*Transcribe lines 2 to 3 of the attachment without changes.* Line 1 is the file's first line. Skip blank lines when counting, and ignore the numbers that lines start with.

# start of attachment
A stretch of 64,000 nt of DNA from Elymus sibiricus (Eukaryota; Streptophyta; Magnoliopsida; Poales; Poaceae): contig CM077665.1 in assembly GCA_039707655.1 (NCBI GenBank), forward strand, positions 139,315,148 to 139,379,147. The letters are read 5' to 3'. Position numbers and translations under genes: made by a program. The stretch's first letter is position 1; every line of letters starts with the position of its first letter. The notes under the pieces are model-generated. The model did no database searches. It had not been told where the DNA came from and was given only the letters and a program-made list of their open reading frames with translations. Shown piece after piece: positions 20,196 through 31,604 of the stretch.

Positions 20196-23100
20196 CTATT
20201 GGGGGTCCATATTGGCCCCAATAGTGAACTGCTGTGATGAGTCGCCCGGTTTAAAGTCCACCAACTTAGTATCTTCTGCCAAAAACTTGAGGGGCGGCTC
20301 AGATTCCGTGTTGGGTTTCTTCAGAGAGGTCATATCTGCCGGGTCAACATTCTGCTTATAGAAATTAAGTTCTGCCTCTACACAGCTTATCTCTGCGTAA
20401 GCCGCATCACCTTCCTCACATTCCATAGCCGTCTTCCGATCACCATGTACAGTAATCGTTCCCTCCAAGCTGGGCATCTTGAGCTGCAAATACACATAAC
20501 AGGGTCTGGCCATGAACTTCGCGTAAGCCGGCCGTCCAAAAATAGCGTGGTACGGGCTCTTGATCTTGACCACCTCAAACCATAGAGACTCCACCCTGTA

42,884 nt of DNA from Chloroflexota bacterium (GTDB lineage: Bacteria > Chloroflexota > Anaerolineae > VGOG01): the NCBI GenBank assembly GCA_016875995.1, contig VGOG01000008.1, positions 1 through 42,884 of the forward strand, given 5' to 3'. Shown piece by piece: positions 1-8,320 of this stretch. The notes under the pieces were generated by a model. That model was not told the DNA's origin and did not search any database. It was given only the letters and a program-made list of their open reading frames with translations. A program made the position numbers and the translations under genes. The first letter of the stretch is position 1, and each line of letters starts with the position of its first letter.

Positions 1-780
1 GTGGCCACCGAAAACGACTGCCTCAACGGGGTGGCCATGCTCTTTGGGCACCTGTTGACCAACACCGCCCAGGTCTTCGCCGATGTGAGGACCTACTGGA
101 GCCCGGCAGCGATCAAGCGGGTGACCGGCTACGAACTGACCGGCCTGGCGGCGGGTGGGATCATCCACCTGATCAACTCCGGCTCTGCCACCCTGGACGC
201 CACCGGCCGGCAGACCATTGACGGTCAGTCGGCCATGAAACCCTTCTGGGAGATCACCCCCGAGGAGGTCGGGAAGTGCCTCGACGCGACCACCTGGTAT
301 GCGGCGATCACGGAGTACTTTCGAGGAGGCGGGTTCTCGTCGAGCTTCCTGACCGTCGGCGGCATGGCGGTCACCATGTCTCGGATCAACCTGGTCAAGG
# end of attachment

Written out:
Positions 20196-23100
20196 CTATT